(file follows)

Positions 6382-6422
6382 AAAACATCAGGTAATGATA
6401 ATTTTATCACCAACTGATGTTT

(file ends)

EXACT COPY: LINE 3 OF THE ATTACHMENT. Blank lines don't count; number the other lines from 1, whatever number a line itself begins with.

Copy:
6401 ATTTTATCACCAACTGATGTTT